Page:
State Senate approves bill stopping local police from making immigration arrests

May 05, 2017

The Illinois Senate took the first steps toward a measure that would stop local police from arresting people based on their immigration status.

SB 31, also known as the Illinois Trust Act, would make sure that “a law enforcement agency or official shall not detain or continue to detain any individual solely on the basis of any immigration detainer or administrative warrant.” The bill passed Thursday by a 31-21 vote in the Senate and will go before the House. One member voted present.

The Chicago Tribune reports, the bill gained wide support from Democrats who worry about the immigration crackdown under President Donald Trump. Many of the senators expressed concern that without this bill, immigrants might be subject to racial profiling.

The Daily Northwestern reports the bill’s main sponsor, Senate President John Cullerton, said local officers have enough on their minds without having to comply with federal immigration officers.

“If someone is going to be detained in Illinois is should be because an actual crime has occurred, not because of how they look, what they believe or what paperwork they may or may not have,” Cullerton said after the vote.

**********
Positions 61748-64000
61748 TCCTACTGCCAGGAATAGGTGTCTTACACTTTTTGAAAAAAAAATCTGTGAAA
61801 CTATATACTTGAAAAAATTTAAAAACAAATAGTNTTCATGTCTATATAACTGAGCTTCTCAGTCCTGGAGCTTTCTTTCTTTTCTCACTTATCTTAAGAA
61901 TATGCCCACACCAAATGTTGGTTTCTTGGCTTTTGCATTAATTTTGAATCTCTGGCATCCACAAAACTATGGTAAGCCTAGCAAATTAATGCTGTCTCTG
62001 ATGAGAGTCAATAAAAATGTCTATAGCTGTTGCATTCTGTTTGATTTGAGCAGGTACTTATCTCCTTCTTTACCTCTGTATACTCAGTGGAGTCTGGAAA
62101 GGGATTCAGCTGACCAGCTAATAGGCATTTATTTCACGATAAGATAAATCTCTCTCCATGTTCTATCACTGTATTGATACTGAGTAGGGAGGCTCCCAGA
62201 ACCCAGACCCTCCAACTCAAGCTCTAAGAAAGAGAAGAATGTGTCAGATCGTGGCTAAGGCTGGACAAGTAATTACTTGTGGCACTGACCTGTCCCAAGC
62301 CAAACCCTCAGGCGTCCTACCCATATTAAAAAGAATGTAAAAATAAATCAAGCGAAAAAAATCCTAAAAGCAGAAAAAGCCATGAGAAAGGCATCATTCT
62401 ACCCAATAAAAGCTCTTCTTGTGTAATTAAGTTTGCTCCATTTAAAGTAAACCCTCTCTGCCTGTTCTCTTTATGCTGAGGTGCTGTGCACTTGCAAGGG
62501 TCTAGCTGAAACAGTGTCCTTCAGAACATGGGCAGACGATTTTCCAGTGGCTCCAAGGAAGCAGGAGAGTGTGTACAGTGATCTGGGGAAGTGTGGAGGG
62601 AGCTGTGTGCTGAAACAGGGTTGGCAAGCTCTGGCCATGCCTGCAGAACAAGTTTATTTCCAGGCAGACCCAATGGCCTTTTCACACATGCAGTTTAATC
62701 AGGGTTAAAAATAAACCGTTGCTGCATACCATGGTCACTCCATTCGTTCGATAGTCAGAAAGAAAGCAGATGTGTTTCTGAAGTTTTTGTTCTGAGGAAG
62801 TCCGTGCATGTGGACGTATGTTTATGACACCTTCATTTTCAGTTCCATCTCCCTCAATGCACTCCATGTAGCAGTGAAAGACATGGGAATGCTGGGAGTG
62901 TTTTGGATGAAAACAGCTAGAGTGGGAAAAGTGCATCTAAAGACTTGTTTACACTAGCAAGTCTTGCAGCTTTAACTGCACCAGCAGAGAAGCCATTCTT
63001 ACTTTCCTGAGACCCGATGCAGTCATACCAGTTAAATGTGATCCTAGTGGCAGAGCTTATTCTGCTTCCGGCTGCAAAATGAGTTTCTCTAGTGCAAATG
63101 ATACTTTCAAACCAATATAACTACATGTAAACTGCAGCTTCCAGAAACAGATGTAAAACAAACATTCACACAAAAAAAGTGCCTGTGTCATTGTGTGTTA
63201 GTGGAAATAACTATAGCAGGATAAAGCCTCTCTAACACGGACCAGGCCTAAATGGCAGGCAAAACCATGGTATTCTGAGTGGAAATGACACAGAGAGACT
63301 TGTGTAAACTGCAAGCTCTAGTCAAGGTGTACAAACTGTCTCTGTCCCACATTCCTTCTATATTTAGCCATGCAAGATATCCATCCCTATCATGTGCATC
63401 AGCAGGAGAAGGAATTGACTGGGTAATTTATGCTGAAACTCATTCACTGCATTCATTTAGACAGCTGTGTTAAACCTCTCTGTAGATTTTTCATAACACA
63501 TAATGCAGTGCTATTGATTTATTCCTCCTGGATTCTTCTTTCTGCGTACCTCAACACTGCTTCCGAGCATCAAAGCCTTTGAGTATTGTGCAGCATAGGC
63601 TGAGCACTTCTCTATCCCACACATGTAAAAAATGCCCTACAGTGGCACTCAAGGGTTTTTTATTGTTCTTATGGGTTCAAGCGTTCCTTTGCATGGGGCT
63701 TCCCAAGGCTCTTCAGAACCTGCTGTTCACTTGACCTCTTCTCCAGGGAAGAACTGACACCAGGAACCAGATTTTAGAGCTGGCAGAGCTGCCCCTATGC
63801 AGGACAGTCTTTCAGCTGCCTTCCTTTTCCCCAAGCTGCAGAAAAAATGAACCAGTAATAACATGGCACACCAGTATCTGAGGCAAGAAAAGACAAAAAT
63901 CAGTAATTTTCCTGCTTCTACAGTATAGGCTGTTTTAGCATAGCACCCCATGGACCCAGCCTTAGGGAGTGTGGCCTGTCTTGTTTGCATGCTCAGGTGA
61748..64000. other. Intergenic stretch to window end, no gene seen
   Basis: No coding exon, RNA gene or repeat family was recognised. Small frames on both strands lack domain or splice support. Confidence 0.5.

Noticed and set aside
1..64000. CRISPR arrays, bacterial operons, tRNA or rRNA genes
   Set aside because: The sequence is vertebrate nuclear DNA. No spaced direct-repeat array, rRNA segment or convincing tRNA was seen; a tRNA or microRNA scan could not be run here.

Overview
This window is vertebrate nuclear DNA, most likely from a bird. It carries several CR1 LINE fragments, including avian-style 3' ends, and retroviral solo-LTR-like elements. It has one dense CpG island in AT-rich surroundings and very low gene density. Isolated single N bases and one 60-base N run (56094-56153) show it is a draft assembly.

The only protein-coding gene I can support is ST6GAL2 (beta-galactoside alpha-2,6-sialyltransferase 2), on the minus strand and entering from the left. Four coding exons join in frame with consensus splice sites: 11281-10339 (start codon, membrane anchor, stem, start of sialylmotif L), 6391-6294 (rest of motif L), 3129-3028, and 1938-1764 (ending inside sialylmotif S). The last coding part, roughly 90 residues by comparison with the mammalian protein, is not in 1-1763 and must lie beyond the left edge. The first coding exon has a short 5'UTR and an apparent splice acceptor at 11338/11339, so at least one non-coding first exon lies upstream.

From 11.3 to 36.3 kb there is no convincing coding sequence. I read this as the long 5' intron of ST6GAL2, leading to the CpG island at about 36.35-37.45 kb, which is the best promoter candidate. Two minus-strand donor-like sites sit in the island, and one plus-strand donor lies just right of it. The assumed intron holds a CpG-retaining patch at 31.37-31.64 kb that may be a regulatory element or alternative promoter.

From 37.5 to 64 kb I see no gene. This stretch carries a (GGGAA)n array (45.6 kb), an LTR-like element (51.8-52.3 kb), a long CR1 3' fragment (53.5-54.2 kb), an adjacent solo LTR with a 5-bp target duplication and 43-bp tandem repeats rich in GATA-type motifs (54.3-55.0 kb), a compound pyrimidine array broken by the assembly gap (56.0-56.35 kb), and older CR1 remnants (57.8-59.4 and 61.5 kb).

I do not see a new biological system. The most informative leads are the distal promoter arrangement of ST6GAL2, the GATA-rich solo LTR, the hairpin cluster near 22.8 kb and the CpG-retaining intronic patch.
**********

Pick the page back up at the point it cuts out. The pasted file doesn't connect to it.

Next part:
However, some Republicans remain wary of the bill.

“I just didn’t want to lose the irony of the moment that we’re going to pass a law to tell law enforcement no to enforce the law,” said Sen. Tim Bivins (R-Dixon), according to the Tribune.

Reboot Illinois has reported on the relationship between Illinois’ local law enforcement agencies and the Department of Homeland Security’s Immigration and Customs Enforcement (ICE). Earlier this year, Cook County was deemed uncooperative by ICE for being noncompliant with “detainers” — requests from ICE to detain suspects up to 48 hours after they have posted bail or served their sentence.

Cook County President Toni Preckwinkle’s office has called it a shaming list. The county board voted to be noncompliant with ICE detainer requests until the federal government agrees to reimburse the county for the costs associated with the action.

DHS said the Declined Detainer Outcome reports were going to be released on a bi-weekly basis as part of President Trump’s executive order on immigration. However, it appears the department has stopped releasing reports after releasing three from Jan. 28 to Feb. 17.

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